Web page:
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3 things that happen when you grind your teeth

If you grind your teeth, it can lead to long-term problems. Teeth grinding is often caused by stress, anxiety, poor alignment or even missing teeth. Unfortunately, as a result, this condition can wreak havoc on your oral health and even the overall appearance of your smile. Luckily, there are some fixes available to help restore your smile and prevent further damage. Here are some of the different things that happen if you’re a teeth grinder.

Headaches and a sore jaw

While it is common to experience a headache and sore jaw upon waking, you don’t have to just “put up with” the pain. When you grind your teeth, it activates the muscles in your jaw and the sides of your head. It can even trigger the muscles in your neck and shoulders. As a result of constant muscle spasms, this is why you are experiencing headaches. Another symptom of teeth grinding is ringing in the ears, or tinnitus, which occurs because the temporomandibular joint (TMJ) of the lower jaw is next to the ear.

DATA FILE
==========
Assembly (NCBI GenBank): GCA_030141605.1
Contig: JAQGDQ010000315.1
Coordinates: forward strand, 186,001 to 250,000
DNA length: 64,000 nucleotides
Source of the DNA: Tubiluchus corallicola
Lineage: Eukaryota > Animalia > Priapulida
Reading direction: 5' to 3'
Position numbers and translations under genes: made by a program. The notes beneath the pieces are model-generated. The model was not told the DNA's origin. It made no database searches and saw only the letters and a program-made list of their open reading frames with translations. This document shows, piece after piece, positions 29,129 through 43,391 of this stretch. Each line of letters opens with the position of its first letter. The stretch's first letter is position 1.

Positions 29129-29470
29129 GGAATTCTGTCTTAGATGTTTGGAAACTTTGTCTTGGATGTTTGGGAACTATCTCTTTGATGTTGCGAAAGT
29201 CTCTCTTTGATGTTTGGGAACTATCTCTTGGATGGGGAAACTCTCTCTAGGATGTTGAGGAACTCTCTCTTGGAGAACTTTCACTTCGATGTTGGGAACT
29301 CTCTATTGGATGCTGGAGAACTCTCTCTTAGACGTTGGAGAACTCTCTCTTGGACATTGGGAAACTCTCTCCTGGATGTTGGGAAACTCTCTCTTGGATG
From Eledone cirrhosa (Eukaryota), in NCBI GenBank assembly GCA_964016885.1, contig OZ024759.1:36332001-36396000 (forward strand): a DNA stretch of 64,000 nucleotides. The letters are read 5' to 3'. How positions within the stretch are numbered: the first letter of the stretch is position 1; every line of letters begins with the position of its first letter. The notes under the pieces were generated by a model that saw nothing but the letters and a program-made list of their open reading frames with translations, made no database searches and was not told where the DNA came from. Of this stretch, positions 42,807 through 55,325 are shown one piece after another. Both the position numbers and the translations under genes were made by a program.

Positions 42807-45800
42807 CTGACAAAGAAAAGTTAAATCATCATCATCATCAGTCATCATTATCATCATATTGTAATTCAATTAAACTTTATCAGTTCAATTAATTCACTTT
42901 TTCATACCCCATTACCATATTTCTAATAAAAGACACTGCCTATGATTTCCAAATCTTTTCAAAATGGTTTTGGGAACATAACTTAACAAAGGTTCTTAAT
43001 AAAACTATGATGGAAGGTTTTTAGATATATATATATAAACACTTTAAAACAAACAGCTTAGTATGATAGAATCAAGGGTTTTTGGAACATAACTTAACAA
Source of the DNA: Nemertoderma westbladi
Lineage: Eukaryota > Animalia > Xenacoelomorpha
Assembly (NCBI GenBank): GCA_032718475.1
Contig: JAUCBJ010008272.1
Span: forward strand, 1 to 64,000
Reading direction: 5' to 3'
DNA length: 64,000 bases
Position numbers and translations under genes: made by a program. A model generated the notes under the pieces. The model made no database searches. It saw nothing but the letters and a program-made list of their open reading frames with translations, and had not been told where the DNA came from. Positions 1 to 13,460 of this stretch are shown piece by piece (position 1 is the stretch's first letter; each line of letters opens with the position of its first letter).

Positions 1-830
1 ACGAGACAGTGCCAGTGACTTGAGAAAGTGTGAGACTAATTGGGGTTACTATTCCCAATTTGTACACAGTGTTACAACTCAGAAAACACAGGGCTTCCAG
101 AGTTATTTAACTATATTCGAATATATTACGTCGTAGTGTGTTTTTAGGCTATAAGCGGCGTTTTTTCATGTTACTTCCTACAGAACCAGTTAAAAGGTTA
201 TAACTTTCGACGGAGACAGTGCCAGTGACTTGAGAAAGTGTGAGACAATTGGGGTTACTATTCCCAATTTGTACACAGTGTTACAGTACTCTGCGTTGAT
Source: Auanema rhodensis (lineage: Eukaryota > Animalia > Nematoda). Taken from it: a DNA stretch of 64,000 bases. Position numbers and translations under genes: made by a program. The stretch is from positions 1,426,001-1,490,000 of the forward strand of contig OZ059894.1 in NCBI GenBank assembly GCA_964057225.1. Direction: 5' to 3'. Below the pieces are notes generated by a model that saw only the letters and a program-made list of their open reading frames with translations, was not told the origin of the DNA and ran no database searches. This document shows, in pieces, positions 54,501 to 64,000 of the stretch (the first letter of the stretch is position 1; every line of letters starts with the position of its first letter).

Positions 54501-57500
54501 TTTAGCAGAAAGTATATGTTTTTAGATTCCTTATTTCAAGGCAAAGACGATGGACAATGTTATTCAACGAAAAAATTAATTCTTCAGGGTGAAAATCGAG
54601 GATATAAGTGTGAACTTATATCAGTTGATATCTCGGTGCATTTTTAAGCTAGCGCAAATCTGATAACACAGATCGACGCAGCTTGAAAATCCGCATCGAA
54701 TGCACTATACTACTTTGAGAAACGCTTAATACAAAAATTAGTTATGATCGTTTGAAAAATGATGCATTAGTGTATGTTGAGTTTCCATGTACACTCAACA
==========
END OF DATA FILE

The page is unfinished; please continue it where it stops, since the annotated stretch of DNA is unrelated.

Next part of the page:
Worn enamel

Teeth grinding can also wear down your dental enamel, which is the protective layer that shelters dentin. When your enamel is worn down, it can lead to exposed dentin, as well as a change in the color of your teeth. Unprotected dentin can cause your teeth to take on a yellow or orange color. It can also increase your chances of getting a cavity. To make matters worse, damage to your enamel can also make your teeth look shorter. And to build that back up, you will often need crowns and veneers.

The development of TMJ problems

Through repetitive grinding, the muscles in your lower jaw can lock up. Teeth grinding causes stress in the two joints of the skull and mandible. This can lead to inflammation, muscle soreness and even hypertrophy of the muscles. As a result, it can make the jawline look wider and, in the long run, it can destroy bone, cartilage and ligaments of the joints. How the joint opens and closes can become significantly altered and TMD can develop, which can often be treated with an oral appliance.

Contact Dr. Sara in North Scottsdale for more information on teeth grinding and what can be done to improve your oral and overall health.

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